Want to drive 8 cameras? - Purchase 2 cards - you need 2 PCI slots
Want to drive 12 cameras? - Purchase 3 cards - you need 3 PCI slots
Want to drive 16 cameras? - Purchase 4 cards- you need 4 PCI slots
To see properly, a CCTV camera requires a certain amount of light produced by natural or artificial illumination. B/W cameras work with any type of light sources, but color cameras need lights that contain all the colors in the visible spectrum for best color imaging.
The amount of light is defined by LUX (Lumens per Square Meter). One LUX is one candle light volume at one meter distance. Followings are some examples of natural lights expressed in LUX.
|Natural LUX Examples|
|Full daylight:||10,000 LUX|
|Very dark day:||100 LUX|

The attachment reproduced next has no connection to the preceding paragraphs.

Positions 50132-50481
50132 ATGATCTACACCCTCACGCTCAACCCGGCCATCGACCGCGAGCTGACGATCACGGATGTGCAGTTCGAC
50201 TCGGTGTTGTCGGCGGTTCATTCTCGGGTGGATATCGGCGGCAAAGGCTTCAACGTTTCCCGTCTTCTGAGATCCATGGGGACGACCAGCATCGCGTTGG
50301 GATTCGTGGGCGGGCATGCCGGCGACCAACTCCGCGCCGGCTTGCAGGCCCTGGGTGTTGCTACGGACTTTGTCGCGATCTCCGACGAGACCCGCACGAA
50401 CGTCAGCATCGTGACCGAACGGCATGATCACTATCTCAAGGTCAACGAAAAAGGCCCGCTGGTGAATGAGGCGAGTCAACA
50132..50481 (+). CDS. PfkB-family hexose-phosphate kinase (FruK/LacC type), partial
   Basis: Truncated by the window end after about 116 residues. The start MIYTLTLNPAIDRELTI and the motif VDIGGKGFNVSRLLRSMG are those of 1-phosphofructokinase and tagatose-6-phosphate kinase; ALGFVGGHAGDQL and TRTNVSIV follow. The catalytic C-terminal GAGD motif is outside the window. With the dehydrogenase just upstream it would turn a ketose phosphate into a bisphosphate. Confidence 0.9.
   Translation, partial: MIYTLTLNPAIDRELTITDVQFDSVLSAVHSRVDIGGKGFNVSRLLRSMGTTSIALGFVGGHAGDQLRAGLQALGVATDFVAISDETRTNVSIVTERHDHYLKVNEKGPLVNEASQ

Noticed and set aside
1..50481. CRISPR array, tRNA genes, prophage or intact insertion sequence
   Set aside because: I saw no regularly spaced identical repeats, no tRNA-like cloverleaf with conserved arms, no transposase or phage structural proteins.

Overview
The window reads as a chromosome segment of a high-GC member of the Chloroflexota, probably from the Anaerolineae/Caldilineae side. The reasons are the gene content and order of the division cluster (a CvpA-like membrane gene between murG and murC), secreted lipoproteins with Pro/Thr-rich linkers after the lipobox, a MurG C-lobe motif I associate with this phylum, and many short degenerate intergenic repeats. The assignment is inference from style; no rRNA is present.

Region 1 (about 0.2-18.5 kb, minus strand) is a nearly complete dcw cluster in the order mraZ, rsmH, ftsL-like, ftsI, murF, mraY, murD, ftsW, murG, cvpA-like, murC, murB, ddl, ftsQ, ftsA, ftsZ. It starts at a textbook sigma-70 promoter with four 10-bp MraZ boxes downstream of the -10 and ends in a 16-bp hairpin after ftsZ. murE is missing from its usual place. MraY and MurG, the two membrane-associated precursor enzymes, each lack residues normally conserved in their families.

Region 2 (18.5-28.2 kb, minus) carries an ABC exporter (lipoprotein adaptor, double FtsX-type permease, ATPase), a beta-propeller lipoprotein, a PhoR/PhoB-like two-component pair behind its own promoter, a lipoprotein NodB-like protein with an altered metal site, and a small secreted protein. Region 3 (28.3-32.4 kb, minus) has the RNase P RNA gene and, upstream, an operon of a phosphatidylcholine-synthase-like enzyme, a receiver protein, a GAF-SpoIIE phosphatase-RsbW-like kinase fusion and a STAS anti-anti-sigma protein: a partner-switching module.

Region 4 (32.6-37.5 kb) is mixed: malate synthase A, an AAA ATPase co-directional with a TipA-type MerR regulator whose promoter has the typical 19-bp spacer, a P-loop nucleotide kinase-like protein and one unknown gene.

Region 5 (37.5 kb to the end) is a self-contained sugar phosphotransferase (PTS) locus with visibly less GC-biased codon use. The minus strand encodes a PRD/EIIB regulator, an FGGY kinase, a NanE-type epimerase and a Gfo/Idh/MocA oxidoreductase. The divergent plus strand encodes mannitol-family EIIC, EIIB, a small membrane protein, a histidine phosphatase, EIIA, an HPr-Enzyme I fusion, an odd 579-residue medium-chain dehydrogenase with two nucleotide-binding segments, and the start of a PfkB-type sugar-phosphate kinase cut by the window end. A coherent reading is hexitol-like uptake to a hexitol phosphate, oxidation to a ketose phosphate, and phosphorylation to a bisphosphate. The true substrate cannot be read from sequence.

|Deep twilight:||1 LUX|
|Full moon:||0.1 LUX|
View the LUX ratings of your camera to determine the LUX necessary for your application.
We realize that most of you want a camera to observe the outdoor areas of your home. In some cases, there are compelling reasons to have a camera covering your driveway, backyard, or the front of your home. We offer cameras that can withstand the effects of rain, snow, wind and wide ranges of temperature changes.
In most cases when you see a weatherproof rating it means the camera can withstand most types of moisture, it does not mean the camera can tolerate being submersed in water. Weatherproof cameras have special gaskets to keep the effects of the environment from damaging the camera's pickup element and electronics. When indoor-only cameras are used outdoors, the camera will likely fail in two to five years (even if it is mounted under an eve or soffit.) If you find a camera that you like and it is not rated for outdoor usage, we have an Aluminum Outdoor Housing that the camera can be installed into and be protected from the weather.